Ghosts, myths and an oak tree inspire UWE students

Issue date: 08 June 2009


'Sad dog' by Sarah Malton Creative Arts Degree Show
Saturday 20 June to Thursday 25 June 2009
Bower Ashton Campus, and Spike Island

Myths, ghosts, and the life of an oak tree are just some of the inspirations behind this year's Creative Arts Degree Show at the University of the West of England. The final year students will be showing their work at View, the Creative Arts Degree show at Bower Ashton Campus and at Spike Island from 20 to 25 June 2009.
The work on display covers disciplines including Animation, Drawing, Graphic Design, Illustration Photography and Fine Art.
Among the students whose work is on show are Simon Roberts and Josh Cawthorn who won a UK prize for their film 'Stand and Stare (the four hundred year life of an oak tree in four minutes)' which uses experimental mixed media to tell a narrative story.
The film won the UK prize at the young people's film festival Electric December and was then shown at the British Film Institute in London and the BUFF film festival in Malmo, Sweden.
The film uses live action, animation and illustration set to music to show the changes that occur over 400 years around an oak tree. The tree grows from a sampling in wood, is then surrounded by farmland, then by industry and then by a park and a city. The beautifully detailed illustrations are a gentle and moving illustration of the human activity that surrounds the tree.
Third year Graphic Design student Simon Roberts says, “Narratives can communicate ideas powerfully and simply. When you first watch the film you focus on the tree but what's more interesting is how the country has changed over its life. It was great and a little unexpected to win the prize especially when we found out we were going to Sweden. It's always encouraging to hear people like your work. People told me they found the film quite moving and it made me happy to know that people had connected with the film so strongly.”
“The most important thing I've learned through my course at UWE has been how to think in a creative way. It's really interesting to see how people approach the same problems using completely different methods.”
The film can be viewed here

Speaking about her work, Drawing and Applied Arts student, Sarah Malton says, “Animals are a recurring theme within my work and my current practice involves making needle felted dogs. My work addresses the topic of inbreeding and the effects it has on pedigree dogs. For example, hip dyspraxia in Spaniels, blindness and in very rare cases toy dogs born without legs. Needle felting is a process in which a barbed needle is use to 'stab' a sheep's fleece until it becomes a solid surface.”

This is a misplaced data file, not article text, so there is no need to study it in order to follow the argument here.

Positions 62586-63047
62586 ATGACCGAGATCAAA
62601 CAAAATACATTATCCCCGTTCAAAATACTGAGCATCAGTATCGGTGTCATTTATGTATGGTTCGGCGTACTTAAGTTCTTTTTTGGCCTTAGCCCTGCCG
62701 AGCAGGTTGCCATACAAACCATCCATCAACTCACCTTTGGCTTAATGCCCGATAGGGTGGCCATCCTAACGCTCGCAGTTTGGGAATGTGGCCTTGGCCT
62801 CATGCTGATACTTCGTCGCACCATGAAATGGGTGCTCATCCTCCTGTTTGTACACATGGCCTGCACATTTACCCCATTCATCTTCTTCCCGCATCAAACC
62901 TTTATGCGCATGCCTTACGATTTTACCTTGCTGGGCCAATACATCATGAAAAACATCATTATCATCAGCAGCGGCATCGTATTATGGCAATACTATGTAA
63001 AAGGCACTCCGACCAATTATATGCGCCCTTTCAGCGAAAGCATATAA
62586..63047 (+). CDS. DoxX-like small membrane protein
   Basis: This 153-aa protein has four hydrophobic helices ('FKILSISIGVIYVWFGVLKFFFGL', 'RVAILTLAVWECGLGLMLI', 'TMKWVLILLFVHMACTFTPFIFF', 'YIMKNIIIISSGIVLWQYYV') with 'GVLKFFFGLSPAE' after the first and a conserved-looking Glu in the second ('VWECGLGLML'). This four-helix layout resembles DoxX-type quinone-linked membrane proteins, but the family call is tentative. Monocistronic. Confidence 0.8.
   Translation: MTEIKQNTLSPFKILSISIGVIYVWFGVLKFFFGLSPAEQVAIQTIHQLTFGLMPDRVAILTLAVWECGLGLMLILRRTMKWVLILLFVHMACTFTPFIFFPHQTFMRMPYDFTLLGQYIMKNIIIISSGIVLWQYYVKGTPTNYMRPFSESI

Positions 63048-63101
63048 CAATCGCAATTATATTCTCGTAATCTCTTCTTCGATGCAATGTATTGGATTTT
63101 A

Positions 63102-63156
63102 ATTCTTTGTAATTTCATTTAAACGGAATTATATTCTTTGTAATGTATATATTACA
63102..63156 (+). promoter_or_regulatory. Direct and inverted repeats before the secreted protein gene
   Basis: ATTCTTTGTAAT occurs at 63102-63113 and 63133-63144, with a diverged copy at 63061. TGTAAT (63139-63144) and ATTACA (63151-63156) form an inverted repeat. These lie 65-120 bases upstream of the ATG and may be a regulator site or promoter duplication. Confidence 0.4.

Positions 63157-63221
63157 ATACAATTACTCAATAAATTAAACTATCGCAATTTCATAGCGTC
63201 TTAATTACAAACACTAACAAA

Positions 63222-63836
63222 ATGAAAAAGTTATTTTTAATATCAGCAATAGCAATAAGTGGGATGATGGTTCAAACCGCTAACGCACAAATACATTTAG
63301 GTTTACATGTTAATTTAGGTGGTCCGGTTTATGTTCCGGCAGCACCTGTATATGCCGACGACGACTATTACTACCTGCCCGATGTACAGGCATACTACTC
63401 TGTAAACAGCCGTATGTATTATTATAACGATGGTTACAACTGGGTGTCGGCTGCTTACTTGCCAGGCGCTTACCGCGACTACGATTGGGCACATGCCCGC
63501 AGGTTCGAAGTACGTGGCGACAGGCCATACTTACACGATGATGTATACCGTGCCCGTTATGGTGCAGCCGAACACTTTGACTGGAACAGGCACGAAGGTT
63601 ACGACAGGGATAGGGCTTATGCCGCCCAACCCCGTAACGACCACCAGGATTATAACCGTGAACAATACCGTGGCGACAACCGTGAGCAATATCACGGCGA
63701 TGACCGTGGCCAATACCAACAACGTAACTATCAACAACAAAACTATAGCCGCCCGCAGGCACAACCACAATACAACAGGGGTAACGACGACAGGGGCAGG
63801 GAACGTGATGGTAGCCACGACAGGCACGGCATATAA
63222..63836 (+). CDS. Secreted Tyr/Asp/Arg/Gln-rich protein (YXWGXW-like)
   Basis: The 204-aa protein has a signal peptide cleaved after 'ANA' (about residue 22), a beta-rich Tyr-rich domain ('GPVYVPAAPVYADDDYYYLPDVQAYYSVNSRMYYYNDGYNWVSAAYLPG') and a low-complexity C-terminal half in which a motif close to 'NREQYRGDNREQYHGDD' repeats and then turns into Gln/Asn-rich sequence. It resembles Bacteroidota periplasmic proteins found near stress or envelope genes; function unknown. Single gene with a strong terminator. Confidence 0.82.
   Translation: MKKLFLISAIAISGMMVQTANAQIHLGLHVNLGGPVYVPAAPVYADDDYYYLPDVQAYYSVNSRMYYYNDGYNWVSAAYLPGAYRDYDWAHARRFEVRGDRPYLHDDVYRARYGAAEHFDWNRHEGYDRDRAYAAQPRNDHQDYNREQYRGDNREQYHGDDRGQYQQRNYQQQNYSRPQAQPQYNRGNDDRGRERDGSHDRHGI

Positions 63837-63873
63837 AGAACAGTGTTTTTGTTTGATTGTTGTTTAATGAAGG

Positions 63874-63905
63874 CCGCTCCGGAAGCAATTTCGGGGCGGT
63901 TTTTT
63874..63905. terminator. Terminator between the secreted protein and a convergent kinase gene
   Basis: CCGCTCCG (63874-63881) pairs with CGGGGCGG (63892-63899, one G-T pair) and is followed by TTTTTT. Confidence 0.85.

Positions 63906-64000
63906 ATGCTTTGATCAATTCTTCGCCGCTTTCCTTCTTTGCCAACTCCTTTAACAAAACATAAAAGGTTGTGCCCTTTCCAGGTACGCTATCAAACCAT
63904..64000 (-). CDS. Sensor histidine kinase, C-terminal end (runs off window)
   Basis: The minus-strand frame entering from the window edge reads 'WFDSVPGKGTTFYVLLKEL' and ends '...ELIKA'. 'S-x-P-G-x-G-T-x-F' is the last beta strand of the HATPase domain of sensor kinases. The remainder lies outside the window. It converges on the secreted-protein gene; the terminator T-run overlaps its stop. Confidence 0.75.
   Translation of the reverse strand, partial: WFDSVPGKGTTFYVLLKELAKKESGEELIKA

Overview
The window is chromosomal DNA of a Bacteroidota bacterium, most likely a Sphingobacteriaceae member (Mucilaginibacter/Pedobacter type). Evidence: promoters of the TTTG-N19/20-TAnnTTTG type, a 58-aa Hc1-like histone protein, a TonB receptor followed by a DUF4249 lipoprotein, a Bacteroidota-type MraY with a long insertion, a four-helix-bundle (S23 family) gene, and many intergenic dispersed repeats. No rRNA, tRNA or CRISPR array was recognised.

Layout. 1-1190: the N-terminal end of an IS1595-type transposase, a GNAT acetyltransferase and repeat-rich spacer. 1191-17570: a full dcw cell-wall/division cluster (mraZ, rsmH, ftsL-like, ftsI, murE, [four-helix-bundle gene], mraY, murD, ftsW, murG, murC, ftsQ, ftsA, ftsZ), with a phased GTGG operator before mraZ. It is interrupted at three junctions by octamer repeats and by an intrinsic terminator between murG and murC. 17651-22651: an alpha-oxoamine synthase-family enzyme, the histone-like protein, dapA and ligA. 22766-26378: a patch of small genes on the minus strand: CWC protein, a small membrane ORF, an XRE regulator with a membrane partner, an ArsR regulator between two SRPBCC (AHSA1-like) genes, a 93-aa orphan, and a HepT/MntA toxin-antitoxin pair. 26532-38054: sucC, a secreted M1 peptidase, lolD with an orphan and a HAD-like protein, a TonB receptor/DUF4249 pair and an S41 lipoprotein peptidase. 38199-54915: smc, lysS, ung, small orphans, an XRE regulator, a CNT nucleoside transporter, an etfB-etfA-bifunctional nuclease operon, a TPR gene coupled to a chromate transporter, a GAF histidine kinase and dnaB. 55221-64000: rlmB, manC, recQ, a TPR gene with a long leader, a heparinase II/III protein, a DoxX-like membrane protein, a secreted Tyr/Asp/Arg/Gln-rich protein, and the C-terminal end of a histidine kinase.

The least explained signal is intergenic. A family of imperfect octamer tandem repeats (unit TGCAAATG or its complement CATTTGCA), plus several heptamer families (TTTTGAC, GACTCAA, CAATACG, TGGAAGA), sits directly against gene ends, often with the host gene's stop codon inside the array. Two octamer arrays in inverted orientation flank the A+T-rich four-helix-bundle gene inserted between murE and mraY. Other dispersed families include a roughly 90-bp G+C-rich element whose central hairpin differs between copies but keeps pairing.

Drawing and Applied Arts student Lucie Smailes took her inspiration from myths and legends like The Devil's Violin, Psyche and Eros, Sleeping Beauty and Hansel and Gretel. She says, “My work draws on intensely personal issues, which through the process of 'making' and the wisdom of myth find a resolve. I am fascinated by 1950's objects and a passion for collecting multiples. I try to intuitively combine these relics with hand-crafted sculptures and drawing, to create a theatre of extraordinary and dreamlike visual poetry. I am influenced by the artists of the surrealist and Dada era, my love of flamenco dance and Gypsy culture, and of course by the enigmatic 'found object'”.

Illustration student Ryan Hodge has focused on people who are transgendered for his drawing and illustration work. He says, “I have recently fully submerged myself into the rich social niche of the transgendered. I have witnessed the thrills, spills, frills and pills of this intriguing facet of human behaviour. I want my work to reach out and intimately touch the viewing public, possibly even evoking a life changing reaction in some. I hope the images challenge and explore established, and somewhat naive, notions of gender and identity in this area with a fun and playful spirit that titters on the hem of repulsion.”

Fiona Meadley (MA Art, Media, Design by Project) has an exhibition entitled, Ghosts in the Attic' at the Edward Jenner Museum situated in Berkeley, Gloucestershire until 31 October*. Fiona used video and sound installations to create the exhibition which is the first time the Museum have opened up the attic.

Fiona explains, “The story I re-create is Edward Jenner's own survival of smallpox, inflicted as a child as part of the then established medical procedure. It scarred him psychologically (he described the experience as the end of his childhood), and he suffered bouts of depression in later life. I feel it also explains his determination to pioneer and introduce a safer alternative procedure (vaccination). Smallpox vaccination is estimated to have saved millions of lives, nonetheless from its inception the story of vaccination is punctuated with tensions between the demands of public health and the concerns of individual liberty. I want to engage the public in a dialogue about these social ethics, deepened by a sense of empathy with the past, which I hope will be heightened by their experience of the installation in a historic 18th century space.”

(Tours of the attic run only during weekends and Bank Holidays at the Jenner Museum ).

Rob Irving is an MA student doing Art, Media and Design by Project. Rob's photos appear to portray ghostly and ethereal images, and include imagery made from ectoplasm. He says, “My work is concerned with concepts of the supernatural such as Ghosts, UFOs, flying simulacra, human/animal transformations, crop circles, and spontaneous human encounters with animate phenomena. I am interested in the way in which our encounters with the supernatural feed a subjective view of the world but also enrich our relationship with the world around us.”

Ends

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